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At 7 Foot 6, Manute Bol of Sudan Is Surely Rangy Enough for America's City Game and He Has Talent, but at 190 Pounds He May Not Be Strong Enough for Big Time : BASKETBALL'S TALLEST STORY

February 11, 1985|SAM McMANIS | Times Staff Writer

BRIDGEPORT, Conn. — From the city that brought the world Charles Stratton, a speck of a man who was called Tom Thumb by P.T. Barnum, comes probably the tallest basketball player ever to lace up a pair of sneakers in this country.

Meet Manute Bol, all 7-feet 6-inches, 190 pounds of him, imported from a remote village tribe in Sudan, who is stuffing a ball through a hoop for the University of Bridgeport's basketball team.

This is something that is astonishingly easy for Bol. He can dunk the ball without jumping. He can lay both palms flat on each side of a backboard. And, he swats away opponent's shots like he would a pesky mosquito in Sudan's swampland. Playing in NCAA Division II, Bol, a 21-year-old freshman, towers over his peers. But he would also look down at Ralph Sampson (7-4) and Mark Eaton (7-3), the NBA's tallest players.

Like the 2-foot Tom Thumb, Bol's appearance around town sends people into a tizzy. At a local pizza joint that Bol frequents, conversation ends as soon as he ducks his head and walks in. People gawk. They giggle. They gasp. Mostly, they speculate about his height.

But it is on the basketball court where Bol is most noticed, not to mention most comfortable. All of Bridgeport's home games have been sellouts (about 2,000), and most road games draw unusually large crowds. Interest in the New England Collegiate Conference, which has been dormant for years, has never been higher. Everyone wants to see Bol.

Reporters from two national magazines and every major newspaper on the East Coast have flocked to watch--and write about--Bol. Descriptions of his physique have ranged from "a giant pencil with feet," to "a giant exclamation point," to "Gumby pulled out by the ears and toes."

To Manute Bol, it must seem like a circus life, somewhat like Charles Stratton's back in the late 1800s. And maybe it is.

The big question about the big man is can he play basketball? The answer is yes, depending on what level of basketball you are talking about.

There is no doubt Manute Bol can play and dominate in Division II. Bridgeport, coming off two straight losing seasons, was 19-4 and 9-1 in the conference at the end of the week. For the first time in school history, the Purple Knights broke into the national Division II top 20 at 20th.

Bol, of course, is a big reason for the team's sudden success. He is averaging 21 points, 15 rebounds and 9 blocked shots a game. He is an imposing and impressive sight on the court. Don Feeley, a former coach at Fairleigh Dickinson who discovered Bol when he was giving a month-long clinic in Sudan in 1982, says he expects Bol to get better and maybe try the NBA in a few years.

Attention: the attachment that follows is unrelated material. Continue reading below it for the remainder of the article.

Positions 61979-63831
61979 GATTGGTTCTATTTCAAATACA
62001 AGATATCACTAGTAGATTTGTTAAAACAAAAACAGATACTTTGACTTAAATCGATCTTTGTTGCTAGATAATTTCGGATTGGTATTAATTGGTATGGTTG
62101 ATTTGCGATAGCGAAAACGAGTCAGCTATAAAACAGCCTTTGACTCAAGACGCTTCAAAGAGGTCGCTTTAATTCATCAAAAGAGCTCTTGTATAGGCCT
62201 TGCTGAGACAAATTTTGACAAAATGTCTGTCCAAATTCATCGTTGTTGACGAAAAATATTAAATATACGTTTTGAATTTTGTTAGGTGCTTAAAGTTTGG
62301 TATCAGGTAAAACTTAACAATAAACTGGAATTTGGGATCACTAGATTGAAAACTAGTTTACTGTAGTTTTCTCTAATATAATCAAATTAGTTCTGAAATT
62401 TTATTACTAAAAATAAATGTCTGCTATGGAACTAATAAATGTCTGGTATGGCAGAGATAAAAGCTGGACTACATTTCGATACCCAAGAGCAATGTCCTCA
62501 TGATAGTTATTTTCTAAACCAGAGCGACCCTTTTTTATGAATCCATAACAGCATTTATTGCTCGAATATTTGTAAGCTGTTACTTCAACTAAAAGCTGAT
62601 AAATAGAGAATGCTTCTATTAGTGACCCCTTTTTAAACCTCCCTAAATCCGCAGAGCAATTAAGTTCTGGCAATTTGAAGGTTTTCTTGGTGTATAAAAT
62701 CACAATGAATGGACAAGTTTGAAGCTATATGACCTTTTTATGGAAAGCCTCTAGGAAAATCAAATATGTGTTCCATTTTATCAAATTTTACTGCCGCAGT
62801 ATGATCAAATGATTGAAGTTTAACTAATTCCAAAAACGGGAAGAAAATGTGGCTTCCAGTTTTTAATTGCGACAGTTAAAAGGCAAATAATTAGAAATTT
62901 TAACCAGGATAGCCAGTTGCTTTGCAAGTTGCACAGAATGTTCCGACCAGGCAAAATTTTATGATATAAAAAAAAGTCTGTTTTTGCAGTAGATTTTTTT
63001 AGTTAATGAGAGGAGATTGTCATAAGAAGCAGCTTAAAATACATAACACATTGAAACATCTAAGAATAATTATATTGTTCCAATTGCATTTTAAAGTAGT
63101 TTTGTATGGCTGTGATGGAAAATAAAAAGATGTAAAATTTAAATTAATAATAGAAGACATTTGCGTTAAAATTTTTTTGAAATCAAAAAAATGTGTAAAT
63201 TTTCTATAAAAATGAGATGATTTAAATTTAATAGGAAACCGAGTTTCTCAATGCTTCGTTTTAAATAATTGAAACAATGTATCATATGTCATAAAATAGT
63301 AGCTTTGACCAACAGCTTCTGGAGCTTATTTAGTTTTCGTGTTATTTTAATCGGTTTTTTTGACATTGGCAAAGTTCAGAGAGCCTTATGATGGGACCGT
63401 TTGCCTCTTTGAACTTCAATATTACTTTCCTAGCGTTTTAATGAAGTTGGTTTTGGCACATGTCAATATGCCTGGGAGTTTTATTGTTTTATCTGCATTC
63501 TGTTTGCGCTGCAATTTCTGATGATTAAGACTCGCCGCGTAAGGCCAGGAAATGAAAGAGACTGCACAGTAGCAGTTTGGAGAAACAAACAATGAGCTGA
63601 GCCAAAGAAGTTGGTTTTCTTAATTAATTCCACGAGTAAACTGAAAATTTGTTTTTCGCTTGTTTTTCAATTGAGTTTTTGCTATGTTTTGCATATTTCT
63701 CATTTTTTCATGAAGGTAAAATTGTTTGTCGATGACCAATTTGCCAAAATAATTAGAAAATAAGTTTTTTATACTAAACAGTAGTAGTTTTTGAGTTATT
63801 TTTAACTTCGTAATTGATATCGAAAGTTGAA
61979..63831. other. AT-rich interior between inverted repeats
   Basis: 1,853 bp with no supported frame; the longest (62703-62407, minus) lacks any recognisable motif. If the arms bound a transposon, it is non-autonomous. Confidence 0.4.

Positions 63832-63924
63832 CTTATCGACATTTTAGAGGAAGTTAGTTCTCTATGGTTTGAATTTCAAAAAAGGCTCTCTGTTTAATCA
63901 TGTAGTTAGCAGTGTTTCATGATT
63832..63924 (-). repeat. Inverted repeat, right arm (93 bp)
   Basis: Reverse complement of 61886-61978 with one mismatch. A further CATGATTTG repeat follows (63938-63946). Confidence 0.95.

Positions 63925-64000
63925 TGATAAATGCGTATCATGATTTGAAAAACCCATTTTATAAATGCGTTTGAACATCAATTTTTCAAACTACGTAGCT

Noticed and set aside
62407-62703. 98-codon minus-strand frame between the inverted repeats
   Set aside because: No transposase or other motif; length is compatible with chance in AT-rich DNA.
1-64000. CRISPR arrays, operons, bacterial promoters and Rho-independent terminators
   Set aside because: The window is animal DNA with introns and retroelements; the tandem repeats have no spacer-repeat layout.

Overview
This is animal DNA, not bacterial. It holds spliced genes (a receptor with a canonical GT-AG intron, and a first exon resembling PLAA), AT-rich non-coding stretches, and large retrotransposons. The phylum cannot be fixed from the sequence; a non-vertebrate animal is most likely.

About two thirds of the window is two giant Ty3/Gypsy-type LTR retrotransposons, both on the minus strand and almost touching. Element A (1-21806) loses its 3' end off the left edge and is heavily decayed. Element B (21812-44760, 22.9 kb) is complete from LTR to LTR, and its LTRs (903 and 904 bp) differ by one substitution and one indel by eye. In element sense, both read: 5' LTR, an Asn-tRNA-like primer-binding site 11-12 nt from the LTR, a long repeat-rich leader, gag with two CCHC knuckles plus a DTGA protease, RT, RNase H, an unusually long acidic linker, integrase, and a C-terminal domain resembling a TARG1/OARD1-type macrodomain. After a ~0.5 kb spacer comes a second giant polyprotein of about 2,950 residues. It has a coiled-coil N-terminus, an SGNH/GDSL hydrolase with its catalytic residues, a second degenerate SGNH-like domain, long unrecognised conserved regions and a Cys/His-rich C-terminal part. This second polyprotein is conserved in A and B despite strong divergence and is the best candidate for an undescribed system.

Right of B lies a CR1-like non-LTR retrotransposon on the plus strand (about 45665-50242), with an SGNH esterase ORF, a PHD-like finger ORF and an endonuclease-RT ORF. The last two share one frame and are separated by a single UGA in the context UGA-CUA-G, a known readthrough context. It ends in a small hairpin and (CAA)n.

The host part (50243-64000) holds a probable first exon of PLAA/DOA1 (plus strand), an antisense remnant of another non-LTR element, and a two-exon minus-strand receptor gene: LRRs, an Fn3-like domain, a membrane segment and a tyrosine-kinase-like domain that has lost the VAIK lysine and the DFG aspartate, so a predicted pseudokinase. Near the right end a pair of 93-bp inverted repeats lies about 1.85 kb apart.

"Did you see Mark Eaton play in his first year in the NBA?" Feeley said. "Well, let's just say he had a long way to go. But he had the desire and has worked hard. Now look at him. Manute, I think, is further along than Eaton at this stage. What he needs is like a Pete Newell (former Cal coach who works with young players) to work with him."

Still, college coaches and NBA scouts have reservations about Bol's ability to play in Division I or the NBA.

It is not Bol's fundamental basketball skills that make people wonder. He handles the ball well, runs slowly but not awkwardly and has exhibited a good jump shot and hook. Plus, he can just stand in the key and block shots without even jumping.

It is Bol's incredibly skinny frame that has turned off many NBA scouts. All the skinny jokes you've ever heard apply to Bol. Bol's waist is said to be a size 31, but when he puts his hands on his hips, they almost wrap around his waist.

"We've had all sorts of nutritionists come in," Bridgeport Coach Bruce Webster said. "A nutritionist from Africa, one from the state of Connecticut, but nothing helps him put on weight. He loves chicken, steak and pizza, but he won't eat vegetables or fruit. He just won't do it."

Webster is understandably excited about coaching a 7-6 player, but he may have stretched it a ways when he said: "If Manute gained just 30 to 50 pounds, he would revolutionize the game of basketball."

There also is the question of Bol's age. It's listed in the Bridgeport program as 21, but no one really knows. When Bol arrived in the United States three years ago, he had no passport, no birth certificate, only a transcript of grades from a school in Sudan that included his height, weight and age.

Written in Arabic, it listed Bol's age as 19 and his height as 5-2. "They measured me when I was sitting down," Bol happily explains. For all anyone knows, Bol could be 28.

Age doesn't matter to Webster, whose team is enjoying uncharacteristic success and a modicum of fame thanks to the big guy.

Early last week, Bridgeport seemingly faced an overmatched opponent, Southern Connecticut.

Still, a crowd of 4,000 showed up, and it was obvious who they had come to see.

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